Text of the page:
After this, there can be no going back

26 March 2020 - 8:30am
News

We knew our system was broken. Yet the Covid-19 pandemic lays bare the cruelty of neoliberal capitalism in shocking new ways.

This crisis has ripped up the rule book. It must be a catalyst for systemic change, built on the principles of a safe, fair and just world.

Years of failed economic policies have decimated public services, privatised public wealth and impoverished working people, both in the UK and globally. This crisis calls for transformational change that prioritises our planet and the wellbeing of all people.

Health risks, unemployment and destitution are playing out along lines of wealth, gender, class and race inequalities across the world. In richer countries these crises are shifting onto workers and ordinary people. In poorer countries, billions living on less than $5 a day are already struggling with economic inequality and the impacts of the climate crisis.

Governments in the Global South already saddled with debt warn they can’t mitigate the oncoming disaster without radical change.

People fleeing conflict and living under occupation are some of the most vulnerable to the devastation this virus will cause. Refugees in occupied Palestine, Jordan, Syria, Lebanon, and Turkey are already denied their most basic rights, and are struggling to survive without access to adequate shelter, food, safe water and basic medical care.

People in detention, such as Palestinian political prisoners or people in immigration detention centres here in the UK, face overcrowded and unsanitary conditions, while being denied the agency to self-isolate.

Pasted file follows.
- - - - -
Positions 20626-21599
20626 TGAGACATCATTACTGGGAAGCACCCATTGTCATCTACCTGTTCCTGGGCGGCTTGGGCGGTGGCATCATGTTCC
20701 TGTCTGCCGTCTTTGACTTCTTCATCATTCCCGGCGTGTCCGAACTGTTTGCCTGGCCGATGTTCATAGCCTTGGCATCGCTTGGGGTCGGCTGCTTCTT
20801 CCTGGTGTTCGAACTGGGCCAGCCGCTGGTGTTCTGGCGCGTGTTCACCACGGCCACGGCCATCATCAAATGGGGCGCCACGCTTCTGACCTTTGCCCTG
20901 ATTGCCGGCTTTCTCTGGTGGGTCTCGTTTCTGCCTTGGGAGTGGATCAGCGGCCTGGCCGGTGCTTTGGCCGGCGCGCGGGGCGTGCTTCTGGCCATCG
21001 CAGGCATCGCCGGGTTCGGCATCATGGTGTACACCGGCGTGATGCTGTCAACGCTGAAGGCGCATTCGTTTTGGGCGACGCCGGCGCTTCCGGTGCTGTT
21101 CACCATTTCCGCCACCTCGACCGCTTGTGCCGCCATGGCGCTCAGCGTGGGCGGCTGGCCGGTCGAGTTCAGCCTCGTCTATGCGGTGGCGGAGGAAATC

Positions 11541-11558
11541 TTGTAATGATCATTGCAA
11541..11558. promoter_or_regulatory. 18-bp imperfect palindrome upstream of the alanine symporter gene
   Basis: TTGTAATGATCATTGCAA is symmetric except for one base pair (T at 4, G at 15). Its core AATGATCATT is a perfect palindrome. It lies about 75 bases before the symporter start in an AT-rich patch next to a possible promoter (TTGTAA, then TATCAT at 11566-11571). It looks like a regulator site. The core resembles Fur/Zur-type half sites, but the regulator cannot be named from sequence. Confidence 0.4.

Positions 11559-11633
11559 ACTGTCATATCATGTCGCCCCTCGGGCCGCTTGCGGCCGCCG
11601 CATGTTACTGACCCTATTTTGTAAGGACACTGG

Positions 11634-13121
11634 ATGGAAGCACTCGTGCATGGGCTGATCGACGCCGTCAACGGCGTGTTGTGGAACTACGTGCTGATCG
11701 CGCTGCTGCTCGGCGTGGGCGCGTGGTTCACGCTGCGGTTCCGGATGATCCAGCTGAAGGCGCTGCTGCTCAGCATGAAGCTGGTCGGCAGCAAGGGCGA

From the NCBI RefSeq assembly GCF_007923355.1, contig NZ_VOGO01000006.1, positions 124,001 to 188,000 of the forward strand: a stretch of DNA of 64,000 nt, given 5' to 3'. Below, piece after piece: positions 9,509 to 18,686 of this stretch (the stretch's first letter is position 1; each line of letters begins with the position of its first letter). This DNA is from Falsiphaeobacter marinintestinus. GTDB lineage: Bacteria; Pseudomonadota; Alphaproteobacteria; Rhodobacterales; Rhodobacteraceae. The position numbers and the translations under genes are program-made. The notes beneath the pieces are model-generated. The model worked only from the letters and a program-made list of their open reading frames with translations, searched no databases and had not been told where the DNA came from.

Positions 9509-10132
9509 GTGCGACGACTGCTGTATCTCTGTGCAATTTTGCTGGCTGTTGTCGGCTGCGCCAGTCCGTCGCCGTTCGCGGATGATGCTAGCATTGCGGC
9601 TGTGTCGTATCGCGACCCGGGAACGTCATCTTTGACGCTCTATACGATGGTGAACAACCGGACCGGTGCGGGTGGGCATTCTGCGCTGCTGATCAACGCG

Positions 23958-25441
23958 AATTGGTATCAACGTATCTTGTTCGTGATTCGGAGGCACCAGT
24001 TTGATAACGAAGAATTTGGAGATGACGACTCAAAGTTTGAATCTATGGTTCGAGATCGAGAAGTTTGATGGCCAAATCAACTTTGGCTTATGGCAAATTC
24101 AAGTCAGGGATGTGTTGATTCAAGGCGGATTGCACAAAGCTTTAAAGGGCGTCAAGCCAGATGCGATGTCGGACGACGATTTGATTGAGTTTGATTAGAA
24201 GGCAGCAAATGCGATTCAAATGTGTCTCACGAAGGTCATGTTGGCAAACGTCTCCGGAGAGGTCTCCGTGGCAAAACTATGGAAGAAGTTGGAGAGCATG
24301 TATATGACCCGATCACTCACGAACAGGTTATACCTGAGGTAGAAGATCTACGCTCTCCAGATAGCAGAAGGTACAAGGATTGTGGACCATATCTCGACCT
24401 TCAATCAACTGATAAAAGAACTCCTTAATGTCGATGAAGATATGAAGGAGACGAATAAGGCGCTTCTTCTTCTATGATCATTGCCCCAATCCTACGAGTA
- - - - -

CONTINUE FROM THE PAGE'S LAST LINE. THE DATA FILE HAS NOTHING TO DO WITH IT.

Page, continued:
Across the world, governments are using this crisis to increase powers to crack down on political dissenters, human rights defenders and migrants – people they consider ‘undesirable’.

In the UK, the government is using the crisis to implement a political agenda that would be otherwise met with opposition: rushing problematic trade legislation through parliament and massively expanding police powers.

Unless we make our voices heard, disaster capitalism will flourish, with airlines and fossil fuel companies already looking to be first in line for bailouts and protection.

Yet there is hope.

Movements, workers, communities and nations are acting together in solidarity to support vulnerable neighbours and to voice critical new demands.

In this moment, we must fight for free public healthcare and social protection for all, for everyone to receive the financial support they need to live, and to ensure that workers are not laid off.

In the coming weeks we will be:

  • Taking action to support people bearing the impact of the crisis

  • Building community by sharing resources to keep you and your loved ones engaged throughout this difficult time.

Latest news

Indian workers protest draconian government measures which undermine their rights

22 May 2020 - 3:00pm

As many thousands of workers face destitution and hunger as a result of the Covid-19 pandemic, we stand in solidarity with workers across India who today are protesting the government’s use of the pandemic to introduce anti-worker labour laws. 

Organisations such as Cividep India are working hard to expose the impact that the pandemic and lockdown measures are having on an already vulnerable workforce. 

Read more

Government succeeds in advancing Trade Bill which ‘erodes the power of Parliament to nothing’

21 May 2020 - 12:00pm

Press Comment

21 May 2020

The government has succeeded in advancing the Trade Bill through Parliament - despite broad opposition through reasoned amendments from Caroline Lucas MP, Keir Starmer MP and Sarah Olney MP. Emily Thornberry MP called the bill “a massive missed opportunity for our country” which “erodes the power of Parliament to nothing”. Responding to the news, Leah Sullivan, Trade Campaigner at War on Want, says:

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